The Good Son by Pierre-Jacques Ober

Reviewed by Melissa Beck (Library Staff)

This cinematic book brilliantly tells the story of one French solider from the First World War using staged miniatures. The dramatic photography makes the stationary figures seem so dynamic, bringing all scenes–whether city or country, melancholy or violent–to life. Ober’s writing is spare but strong, pairing expertly with the scenes to convey a powerful message.

I was amazed to read in the afterward that Ober painted only preexisting models and miniatures. As he tells it, “the story was drawn from them instead of them being used to suit the purpose of a pre-written story.”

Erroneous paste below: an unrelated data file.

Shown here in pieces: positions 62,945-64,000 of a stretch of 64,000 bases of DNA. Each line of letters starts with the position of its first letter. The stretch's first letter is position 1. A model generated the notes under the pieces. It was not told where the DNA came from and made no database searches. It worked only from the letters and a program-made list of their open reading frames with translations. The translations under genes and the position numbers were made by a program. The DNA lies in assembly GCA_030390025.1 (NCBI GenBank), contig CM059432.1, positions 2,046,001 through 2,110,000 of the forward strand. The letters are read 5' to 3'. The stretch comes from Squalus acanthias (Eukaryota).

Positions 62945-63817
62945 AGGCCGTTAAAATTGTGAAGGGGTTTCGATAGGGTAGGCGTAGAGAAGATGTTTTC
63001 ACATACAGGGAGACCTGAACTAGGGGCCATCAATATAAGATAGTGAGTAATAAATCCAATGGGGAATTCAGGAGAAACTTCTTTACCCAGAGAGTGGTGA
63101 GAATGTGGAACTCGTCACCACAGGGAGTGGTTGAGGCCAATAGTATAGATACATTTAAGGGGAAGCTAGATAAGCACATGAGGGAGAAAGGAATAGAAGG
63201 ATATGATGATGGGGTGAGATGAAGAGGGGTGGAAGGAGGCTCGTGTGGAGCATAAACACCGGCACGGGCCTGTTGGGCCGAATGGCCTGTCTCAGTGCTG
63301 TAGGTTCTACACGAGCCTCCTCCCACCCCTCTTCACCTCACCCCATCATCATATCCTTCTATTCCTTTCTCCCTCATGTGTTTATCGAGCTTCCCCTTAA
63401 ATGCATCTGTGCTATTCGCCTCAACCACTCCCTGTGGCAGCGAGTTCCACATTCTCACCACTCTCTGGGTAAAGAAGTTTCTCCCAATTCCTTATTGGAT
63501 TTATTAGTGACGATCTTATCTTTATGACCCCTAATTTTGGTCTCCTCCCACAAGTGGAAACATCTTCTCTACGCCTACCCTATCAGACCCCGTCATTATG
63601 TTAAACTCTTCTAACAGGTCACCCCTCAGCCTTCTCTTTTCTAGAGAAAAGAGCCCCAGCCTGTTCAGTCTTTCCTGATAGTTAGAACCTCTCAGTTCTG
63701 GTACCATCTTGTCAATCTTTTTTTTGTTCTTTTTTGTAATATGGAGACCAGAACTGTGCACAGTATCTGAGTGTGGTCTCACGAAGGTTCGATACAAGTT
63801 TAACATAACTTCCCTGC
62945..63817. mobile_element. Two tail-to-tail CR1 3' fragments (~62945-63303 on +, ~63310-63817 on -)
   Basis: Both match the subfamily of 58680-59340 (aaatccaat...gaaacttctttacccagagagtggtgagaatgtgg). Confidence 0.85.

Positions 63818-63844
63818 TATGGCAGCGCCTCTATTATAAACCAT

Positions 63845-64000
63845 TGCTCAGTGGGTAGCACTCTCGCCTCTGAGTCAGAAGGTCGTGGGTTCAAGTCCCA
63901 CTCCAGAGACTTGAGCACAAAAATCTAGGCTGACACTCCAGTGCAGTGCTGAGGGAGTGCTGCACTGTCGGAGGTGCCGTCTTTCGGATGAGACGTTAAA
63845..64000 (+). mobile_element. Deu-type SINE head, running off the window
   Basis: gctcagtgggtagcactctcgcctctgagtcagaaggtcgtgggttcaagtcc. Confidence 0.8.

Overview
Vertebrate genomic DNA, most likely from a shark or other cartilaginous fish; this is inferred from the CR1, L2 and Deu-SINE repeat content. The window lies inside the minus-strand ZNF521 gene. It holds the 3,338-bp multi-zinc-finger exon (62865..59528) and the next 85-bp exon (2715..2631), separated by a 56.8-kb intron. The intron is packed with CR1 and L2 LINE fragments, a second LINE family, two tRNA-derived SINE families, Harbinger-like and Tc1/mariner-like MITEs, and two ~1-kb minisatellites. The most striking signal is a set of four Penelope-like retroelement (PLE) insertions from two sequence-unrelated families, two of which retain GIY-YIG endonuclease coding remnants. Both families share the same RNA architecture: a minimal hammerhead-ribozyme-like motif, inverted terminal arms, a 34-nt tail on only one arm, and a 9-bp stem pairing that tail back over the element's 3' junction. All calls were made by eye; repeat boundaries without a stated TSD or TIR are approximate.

And what a story they told!

Located in Teen Graphic Novels (TEEN GRAPHIC OBER)

The Fountains of Silence by Ruta Sepetys

Reviewed by Melissa Beck (Library Staff)

My heart is full of this book.

With short chapters and short sentences, The Fountains of Silence is so fast to read that you don’t realize how deep you are in the story until you come up for air. Multiple points of view weave seemingly unrelated threads of story in and out until the end, revealing a cohesive tapestry that will bring tears to your eyes.

Set in 1950s Madrid, the story centers upon the mutual attraction between Daniel, the teenage son of a Texas oil tycoon, and Ana, a vibrant housekeeper at a Spanish luxury hotel catering to rich Americans. Their relationship is constantly constricted by a tangle of secrets and the cultural oppression of the Franco dictatorship, now in its 18th year.